The strategic aim of the Taliban in 2016 remains to seize control of a provincial capital, according to Gen. Nicholson.
To that end, this year the Taliban launched multiple offensives against provincial capitals across the country: In the west against Farah; in the north against Kunduz; in the south against Lashkar Gah in Helmand province, and also against Tarin Kot in Uruzgan province in central Afghanistan.
So far, their goal of conquering one of these provincial capitals has eluded the Taliban, a cause for some degree of faith in the Afghan army, and in particular its special forces, which — unlike the Iraqi soldiers in 2014 who fled at the mere sight of advancing ISIS columns – have largely stood their ground against the Taliban. This is why Gen. Nicholson describes the present state of play with the Taliban as an “equilibrium” in favor of the Afghan government.
This is also why, according to U.S. military officials, 5,000 Afghan soldiers and policemen were killed in 2015 alone, which is considerably more than the combined total of all US and other NATO troops killed in Afghanistan since 2001.
US military officials estimate that the casualty rate for the Afghan security services could again be as high this year, which raises the longer-term issue of how sustainable the Afghan army can be if the Taliban maintain their pace of operations.
As a result of the Taliban gains, in June the Obama administration loosened the rules of engagement for using American air power against the Taliban. This has resulted in a significant increase in the number of US airstrikes in recent months, according to Brig. Gen. Cleveland.
How ISIS is faring
ISiS has planted its black flags in eastern Afghanistan. Naming itself Islamic State Khorosan, an ancient name for Afghanistan, the terrorist group – made up principally of Pakistani Pashtuns and a number of Uzbeks — had the goal of seizing the eastern city of Jalalabad in Nangarhar province as the capital of their self-styled caliphate, according to Gen. Nicholson.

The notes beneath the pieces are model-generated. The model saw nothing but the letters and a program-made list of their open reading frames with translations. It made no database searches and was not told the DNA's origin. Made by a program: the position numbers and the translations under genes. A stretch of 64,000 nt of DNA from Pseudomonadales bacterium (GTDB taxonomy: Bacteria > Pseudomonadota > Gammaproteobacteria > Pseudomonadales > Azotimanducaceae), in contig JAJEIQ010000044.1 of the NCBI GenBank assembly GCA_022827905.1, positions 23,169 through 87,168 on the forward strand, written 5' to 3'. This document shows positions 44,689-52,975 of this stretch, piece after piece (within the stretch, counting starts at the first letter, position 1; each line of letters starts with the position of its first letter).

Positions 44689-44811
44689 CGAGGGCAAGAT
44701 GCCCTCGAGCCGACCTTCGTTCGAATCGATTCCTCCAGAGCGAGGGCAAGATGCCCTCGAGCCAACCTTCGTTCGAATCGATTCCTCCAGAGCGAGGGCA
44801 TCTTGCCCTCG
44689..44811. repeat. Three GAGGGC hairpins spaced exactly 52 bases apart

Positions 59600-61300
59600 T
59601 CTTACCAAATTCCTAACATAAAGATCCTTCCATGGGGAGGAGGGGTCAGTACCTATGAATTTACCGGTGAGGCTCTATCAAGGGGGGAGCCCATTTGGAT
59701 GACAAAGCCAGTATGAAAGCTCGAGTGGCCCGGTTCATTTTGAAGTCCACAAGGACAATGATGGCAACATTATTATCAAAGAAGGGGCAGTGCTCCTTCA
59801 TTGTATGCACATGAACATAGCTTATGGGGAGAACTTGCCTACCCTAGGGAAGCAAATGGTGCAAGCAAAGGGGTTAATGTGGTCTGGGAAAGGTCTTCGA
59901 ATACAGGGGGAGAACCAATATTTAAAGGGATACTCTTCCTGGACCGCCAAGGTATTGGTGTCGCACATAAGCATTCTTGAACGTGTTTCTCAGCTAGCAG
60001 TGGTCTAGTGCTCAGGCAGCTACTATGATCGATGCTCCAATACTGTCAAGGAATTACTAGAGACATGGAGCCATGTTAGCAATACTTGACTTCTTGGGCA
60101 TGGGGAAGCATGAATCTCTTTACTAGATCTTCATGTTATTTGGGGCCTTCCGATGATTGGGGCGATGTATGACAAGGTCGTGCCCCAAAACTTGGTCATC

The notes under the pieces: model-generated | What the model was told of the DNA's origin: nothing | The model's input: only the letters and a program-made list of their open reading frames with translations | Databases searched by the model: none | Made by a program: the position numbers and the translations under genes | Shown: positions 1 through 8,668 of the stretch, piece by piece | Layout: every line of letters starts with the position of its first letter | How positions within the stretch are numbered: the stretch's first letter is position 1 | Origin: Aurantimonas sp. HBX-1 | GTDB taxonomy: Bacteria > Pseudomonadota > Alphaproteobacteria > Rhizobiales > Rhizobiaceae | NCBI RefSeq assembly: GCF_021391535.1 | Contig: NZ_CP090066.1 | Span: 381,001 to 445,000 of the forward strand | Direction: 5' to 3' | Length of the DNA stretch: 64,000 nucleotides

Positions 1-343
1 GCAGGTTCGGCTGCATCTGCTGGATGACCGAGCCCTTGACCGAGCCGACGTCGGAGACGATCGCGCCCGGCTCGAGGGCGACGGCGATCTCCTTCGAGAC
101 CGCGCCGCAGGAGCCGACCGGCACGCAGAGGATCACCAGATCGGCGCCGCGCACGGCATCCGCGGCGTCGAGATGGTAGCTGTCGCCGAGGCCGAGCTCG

That plan has not fared well. In July, Afghan commandos with embedded US Special Forces attacked ISIS in Nangarhar province, killing 15% of their forces. About 1,000 ISIS fighters today remain on the battlefield, according to Cleveland.
What to do about the Afghan War should be one of the first priorities of the new president when he or she assumes office in January.
President Barack Obama faced a similar choice when he first assumed office in January 2009; a resurgent Taliban looked like they were about to wrest control of much of southern Afghanistan. Thanks to a surge totaling tens of thousands of US troops ordered by Obama, the Taliban were largely defeated in Afghanistan six years ago.
Now it’s deju vu all over again.
Obama administration’s mistake
The mistake the Obama administration has made in Afghanistan is to announce a series of putative, total withdrawal dates, none of which have actually happened.
These announcements have tended to undermine the will of the Afghan government and armed forces and have helped to keep Taliban morale up.
The Obama administration had planned to effectively zero out US troops in Afghanistan, but given the Taliban resurgence instead settled on leaving 8,400 soldiers in place by the time the next president takes office. This is the bare-bones figure to keep open key US facilities such as Bagram Air Base, where many of the airstrikes against the Taliban originate.
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The next president can build on NATO’s recent pledge to keep supporting the Afghan army to the tune of $15 billion over the next four years by saying that the United States plans to remain in Afghanistan for some indeterminate period of time. Such a plan need not involve a significant number of US combat troops, but it would involve significant numbers of Special Forces to train and advise the Afghan military, as well as intelligence assets and air support.
The next president should point to the Strategic Partnership Agreement that the US has already negotiated with the Afghan government that provides the framework for a long-term American presence until at least 2024.
The new president should also explain that it is in US and Afghan interests for the United States to remain a guarantor of Afghan stability for the foreseeable future. After all, Osama bin Laden hatched the 9/11 plot in Taliban-controlled Afghanistan and an Afghanistan with a newly ascendant Taliban, and a growing ISIS presence, surely is in the interest of neither Afghans nor Americans.